The Spiritual Skeptic

My path to consciousness and spirituality did not happen overnight. It evolved slowly, and with skepticism.

Based on my history, I had trouble accepting that there was a benevolent force directing me to my highest good. I had trouble understanding how others seemed to simply accept this without skepticism, without questioning, without research—God bless them.

My path to consciousness and spiritual awakening was accompanied by my skeptical part.

I am grateful to this part of me.

This part keeps me from being taken advantage of.
This part keeps me from being sold things I don’t need.
This part keeps both my feet on the ground, especially when it comes to spirituality.

But I know it wasn’t just skepticism that kept me from accepting the spiritual principles and practices that now shape the way I frame my experiences—it was because of the word God.

For me, I associated God with religion and it didn’t matter if I replaced it with the words Universe, Source, or Gaia—truthfully that language didn’t resonate. For me, I wanted to be able to accept the word God, which meant I had to sit with myself and all the parts of me that were triggered by my experience with religion.


I learned many valuable things from my large, Portuguese extended family. I learned hard work, resiliency, tenacity and an appreciation for culture, music and food. I also learned that God is punishing, that Jesus died for my sins so I should be forever indebted to Him, and I learned that church people are mean and sometimes crazy.

When I was young, much of my religious experience was outsourced to relatives. This meant long masses in Portuguese with a lot of standing and kneeling and wearing lacy dresses that the tomboy in me hated. It meant being ordered around by my cruel Aunt who mistreated me while simultaneously clutching her rosary beads. It meant that sometimes this Aunt would drive 12-year-old me to strange buildings with people dancing erratically and writhing on floors, pledging their allegiance and money to a man who had the power to make them faint. When it was my turn, I would obediently let him smack me in the forehead and fall over, letting the people behind catch me.

As I got older, what was once irritating to me about God and religion became maddening. My mother, overwhelmed by her trauma and ineffective coping strategies, turned her life over to the Lord. Her rages stopped, but so did her sanity. It was infuriating when she looked up and said things like, “I could never handle this life in the flesh.” At that time, I was sixteen years old and desperately needed her to acknowledge that she was my flesh-and-bone mother. My father ignored much of this, spending most of my childhood asleep or in the garage, his safety strategy.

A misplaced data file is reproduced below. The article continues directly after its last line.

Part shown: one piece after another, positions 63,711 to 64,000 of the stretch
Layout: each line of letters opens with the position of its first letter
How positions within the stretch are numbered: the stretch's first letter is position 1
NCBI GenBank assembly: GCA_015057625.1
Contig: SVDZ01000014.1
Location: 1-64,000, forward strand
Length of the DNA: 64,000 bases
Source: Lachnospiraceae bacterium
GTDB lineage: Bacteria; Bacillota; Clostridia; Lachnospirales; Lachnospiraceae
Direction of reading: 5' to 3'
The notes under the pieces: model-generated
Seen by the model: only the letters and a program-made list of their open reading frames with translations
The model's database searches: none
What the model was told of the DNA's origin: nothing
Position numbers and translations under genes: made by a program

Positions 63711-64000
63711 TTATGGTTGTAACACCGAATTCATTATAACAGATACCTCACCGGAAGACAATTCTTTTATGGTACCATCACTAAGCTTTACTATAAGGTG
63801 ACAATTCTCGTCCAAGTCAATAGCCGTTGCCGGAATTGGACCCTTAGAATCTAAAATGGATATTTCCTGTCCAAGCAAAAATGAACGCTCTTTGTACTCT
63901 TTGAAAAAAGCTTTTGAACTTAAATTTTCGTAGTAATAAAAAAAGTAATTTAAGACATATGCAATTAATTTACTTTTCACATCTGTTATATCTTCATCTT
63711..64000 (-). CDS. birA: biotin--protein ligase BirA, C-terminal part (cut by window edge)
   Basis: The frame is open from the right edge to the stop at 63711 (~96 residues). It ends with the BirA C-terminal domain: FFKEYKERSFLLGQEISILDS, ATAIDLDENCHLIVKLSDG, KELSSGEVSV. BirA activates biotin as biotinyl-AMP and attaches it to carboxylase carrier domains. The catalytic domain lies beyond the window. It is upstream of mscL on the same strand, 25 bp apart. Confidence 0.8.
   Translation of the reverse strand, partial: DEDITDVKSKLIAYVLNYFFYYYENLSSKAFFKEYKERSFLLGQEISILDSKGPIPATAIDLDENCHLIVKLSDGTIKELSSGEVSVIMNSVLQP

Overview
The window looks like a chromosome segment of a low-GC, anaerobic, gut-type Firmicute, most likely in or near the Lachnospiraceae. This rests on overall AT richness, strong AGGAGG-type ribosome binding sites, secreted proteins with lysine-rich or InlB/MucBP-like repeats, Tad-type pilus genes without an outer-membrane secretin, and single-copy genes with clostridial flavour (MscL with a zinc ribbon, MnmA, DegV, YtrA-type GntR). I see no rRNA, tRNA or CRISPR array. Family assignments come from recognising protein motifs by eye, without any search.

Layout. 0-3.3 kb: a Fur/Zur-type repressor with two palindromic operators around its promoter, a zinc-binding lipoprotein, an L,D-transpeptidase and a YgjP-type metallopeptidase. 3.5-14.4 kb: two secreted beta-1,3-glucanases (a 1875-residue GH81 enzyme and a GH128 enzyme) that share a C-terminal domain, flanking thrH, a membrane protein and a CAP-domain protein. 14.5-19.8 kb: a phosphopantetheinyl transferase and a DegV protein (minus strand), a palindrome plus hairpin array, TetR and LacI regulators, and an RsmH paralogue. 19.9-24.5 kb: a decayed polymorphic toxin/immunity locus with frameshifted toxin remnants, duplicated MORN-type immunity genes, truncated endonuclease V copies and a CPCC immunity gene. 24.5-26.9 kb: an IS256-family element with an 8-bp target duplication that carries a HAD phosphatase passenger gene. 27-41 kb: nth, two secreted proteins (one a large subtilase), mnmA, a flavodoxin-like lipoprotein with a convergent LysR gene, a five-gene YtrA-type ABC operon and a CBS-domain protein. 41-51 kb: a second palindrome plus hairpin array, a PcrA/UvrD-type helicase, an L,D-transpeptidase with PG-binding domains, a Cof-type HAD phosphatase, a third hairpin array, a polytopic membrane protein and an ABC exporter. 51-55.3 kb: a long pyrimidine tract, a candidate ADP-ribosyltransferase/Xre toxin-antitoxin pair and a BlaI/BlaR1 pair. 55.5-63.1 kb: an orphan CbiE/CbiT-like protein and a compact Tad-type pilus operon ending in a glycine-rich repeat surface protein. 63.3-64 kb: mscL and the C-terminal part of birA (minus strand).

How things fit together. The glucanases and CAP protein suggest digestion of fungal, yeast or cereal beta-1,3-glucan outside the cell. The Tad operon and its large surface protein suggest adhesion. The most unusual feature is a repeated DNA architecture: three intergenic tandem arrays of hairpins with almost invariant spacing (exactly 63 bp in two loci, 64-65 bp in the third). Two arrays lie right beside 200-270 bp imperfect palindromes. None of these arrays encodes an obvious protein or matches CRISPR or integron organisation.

So when my own therapy evolved into the realm of spirituality, I had great skepticism. I had been working in IFS, EMDR and somatic psychotherapy for some time and was called to expand beyond what I understood of the psyche and get curious towards the Self—the energy that permeates throughout neuroscience modalities. My clients were having deeper experiences in our clinical work and I wanted further learning and understanding to ground what was happening.

I was fortunate to have mentors who were leaders in the field of psychology and also bridged the clinical and spiritual spheres, serving their clients from ancient traditions and modern science. I also did a hell of a lot of reading—something my skeptical part insisted on.

After some time, my skeptical part allowed me more and more access to incorporating spiritual practices in my daily living. I started slow with yoga and simple meditations. Over time, my practices evolved as did my learning. My skeptical parts eventually softened back and allowed me to work with the right teachers and mentors to further develop my clinical skills and spiritual gifts.

I also came to understand that religion and spirituality are not one in the same and that my experience of an external, punishing God was different than others who experienced God and religion as a source of hope, peace and a loving community.

For me, it took time to understand the deeper meaning behind books like Michael Alan Singer’s The Untethered Soul and Eckhart Tolle’s The Power of Now. It took time for deeper experiences of meditation and alignment with my inner knowing, my internal guidance system, what some call the Higher Self. It took time to accept that there is a benevolent life force leading me to my highest good if I choose to partner with it.


Today I lead less with skepticism and more with wisdom and discernment. Today I have clarity about my mother’s relationship with religion and am no longer triggered when she tells me that Jesus loves me—I understand that she is on her own path. Today I am grateful that she has connected to a good church with good people who are doing good work in their community.
Today I am glad to be connected to an internal experience of God that resonates for me.

As always, take what works, leave the rest.

Natasha Senra-Pereira

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